This action might not be possible to undo. Are you sure you want to continue?
Drummer Column, Gibbs, 799 words
What a trip
What a trip. Just got back from a drive across America. My wife, Susan, and I rode along with our friend Gino in his new Toyota Tundra as he carted his tools and textiles back home to Philadelphia after living five years in brutal California. We made three stops along the way -- a Colorado cemetery, Kansas City and Ridgway, PA -- and flew home a month later. I will attempt a multi-episode narrative of our journey. There¶s no way to blend it all together, though it¶s a blur in my mind. There are too many pieces and parts, too many eye-openers, surprises, and coincidences, too many strange happenings. They¶re darting about like Pennsylvania fireflies. I will build this story in public like a sidewalk chalk painter, starting with a collage of facts, distances, and timetables. We drove 3,008 miles. That¶s 45 hours, 45 minutes of solid driving. It took seven days to cross the country, stopping two nights in Kansas City for jazz and barbecue. Our longest drive was 661 miles from Cheyenne to Topeka. Gino drove 90-percent of the time. ³My truck.´ We stopped in Ridgway to swap out my mother¶s bathtub for a tiled shower -- estimated job time: seven days -- then we were to be onward to Philadelphia to romp, play and celebrate Gino¶s homecoming with his family for a week. We were to fly home by late June and be watching July 4 fireworks in Benicia. The bathroom gig, however, had a different timetable for us. It took 17 days. In there we visited a specialty sawmill, the Rainbow People, and the Gates of Hell. We spent three nights in Philly and flew home exhausted on the 4th of July. The Drive Chronologically speaking, we left Benicia on Tuesday, June 8th, after voting, and made it as far as Wendover, Nevada, on the western fringe of the Utah border. It¶s where the Salt Lake crowds come to drink and gamble. It was our first time and we were duly impressed. Wendover doesn¶t have the dreary time-worn gloom that Reno offers. The Rainbow Hotel is a blazing tribute to neon. Colored tubes of light streak across every wall and ceiling in the sprawling complex. The casino is dazzling and clean and upbeat, everything shiny and new. The $45 rooms are expansive. I counted nine lamps. A shuttle took us to the Peppermill and Montego Bay, the town¶s other two well-kept resorts. Too bad there were no crowds. Gino¶s big, new truck rides like a cloud. The seats are broad and soft, the leg room spacious. The next day we drove 560 miles across Wyoming to Cheyenne at the southeastern edge. By sunset, all the highway hotels were sold out. Travelers were out in great numbers. We ended up at a Microtel with a groaning elevator at twice the price for half the room size.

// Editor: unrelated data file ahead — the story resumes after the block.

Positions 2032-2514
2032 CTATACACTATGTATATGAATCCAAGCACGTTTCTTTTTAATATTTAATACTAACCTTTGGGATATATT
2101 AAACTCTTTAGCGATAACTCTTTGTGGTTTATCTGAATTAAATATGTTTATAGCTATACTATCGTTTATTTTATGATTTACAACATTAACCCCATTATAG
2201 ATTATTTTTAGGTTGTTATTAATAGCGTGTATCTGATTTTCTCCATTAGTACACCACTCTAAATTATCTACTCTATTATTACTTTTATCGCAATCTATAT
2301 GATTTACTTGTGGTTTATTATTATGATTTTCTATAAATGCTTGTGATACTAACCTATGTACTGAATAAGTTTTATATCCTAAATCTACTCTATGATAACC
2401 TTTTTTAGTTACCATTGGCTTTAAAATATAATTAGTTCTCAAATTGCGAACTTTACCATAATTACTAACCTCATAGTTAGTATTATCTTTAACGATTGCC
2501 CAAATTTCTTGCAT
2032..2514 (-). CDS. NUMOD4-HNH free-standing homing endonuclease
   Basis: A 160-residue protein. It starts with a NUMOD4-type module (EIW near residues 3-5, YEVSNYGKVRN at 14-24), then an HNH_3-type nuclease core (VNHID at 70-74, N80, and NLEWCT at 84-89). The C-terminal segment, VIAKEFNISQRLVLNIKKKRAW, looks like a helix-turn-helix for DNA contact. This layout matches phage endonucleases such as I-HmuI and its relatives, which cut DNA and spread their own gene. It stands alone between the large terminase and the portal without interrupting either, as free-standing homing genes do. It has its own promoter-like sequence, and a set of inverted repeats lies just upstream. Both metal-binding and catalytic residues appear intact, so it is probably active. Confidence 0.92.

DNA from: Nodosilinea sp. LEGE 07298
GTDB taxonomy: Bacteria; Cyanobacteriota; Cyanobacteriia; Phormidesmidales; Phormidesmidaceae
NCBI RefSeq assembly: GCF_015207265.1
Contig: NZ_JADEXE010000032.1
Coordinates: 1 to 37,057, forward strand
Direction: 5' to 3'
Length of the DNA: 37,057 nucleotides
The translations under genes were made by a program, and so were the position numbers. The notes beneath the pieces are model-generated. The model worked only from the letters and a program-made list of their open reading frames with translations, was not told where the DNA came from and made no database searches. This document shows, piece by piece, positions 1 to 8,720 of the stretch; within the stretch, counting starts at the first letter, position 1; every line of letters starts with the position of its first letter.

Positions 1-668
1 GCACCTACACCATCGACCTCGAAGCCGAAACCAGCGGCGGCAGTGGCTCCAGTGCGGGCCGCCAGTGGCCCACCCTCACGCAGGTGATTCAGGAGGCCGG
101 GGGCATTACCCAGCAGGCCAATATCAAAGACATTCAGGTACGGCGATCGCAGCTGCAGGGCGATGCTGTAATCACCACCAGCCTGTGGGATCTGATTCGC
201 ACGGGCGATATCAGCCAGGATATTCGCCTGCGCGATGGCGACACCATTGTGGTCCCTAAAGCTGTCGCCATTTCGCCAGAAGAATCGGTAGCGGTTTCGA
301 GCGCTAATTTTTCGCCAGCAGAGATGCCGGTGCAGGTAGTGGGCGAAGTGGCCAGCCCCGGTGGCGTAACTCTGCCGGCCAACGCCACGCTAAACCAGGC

The next day we left I-80 and drove south into Colorado. Susan wanted to stop in Longmont because that is where her grandparents on both sides are buried. Smack in the center of Longmont sits the enormous Mountain View Cemetery. Colorado takes good care of their dead. Bring the kids. Fresh mown grass and the shady canopy of broad-limbed trees made strolling through their tombstones on a warm summer day feel like a park. White wisps of pollen floated haphazardly through the still air. We walked for an hour, admiring names and dates, hoping to find her relatives by chance. No luck. Too many dead Coloradoans. Finally, I walked to the curator¶s stone hutch, got a map, and we found Cora Kingery, born 1882, Maude Wagerman, born 1896, and Arthur Wagerman, born 1894, all safe and sound. Then off we drove straight through the center of Kansas on I-70, riders on the storm with dark elephant skies of impending storms all around us. We drove in rain, jumped at lightning, and ducked at thunder all day long. We made only one stop -- Wamego, Kansas, the Land of OZ. We toured the Dorothy museum and sipped and spat out sweet wine at the OZ Winery. We hoped to make Kansas City by nightfall, but came up 40 miles short at a Super 8 outside Topeka. We used a computer to reach hotels.com and booked two nights at the Marriott on the Missouri side of Kansas City -- the party side. We drove straight there the next morning to begin our two day exploration of this musically famous city that marks the geographic center of the continental United States. We dropped our gear in our room -- the three of us always room together -- and stepped outside into a torrential downpour of warm rain. Two mile walk to downtown. Not a problem. Kansas City, here we come.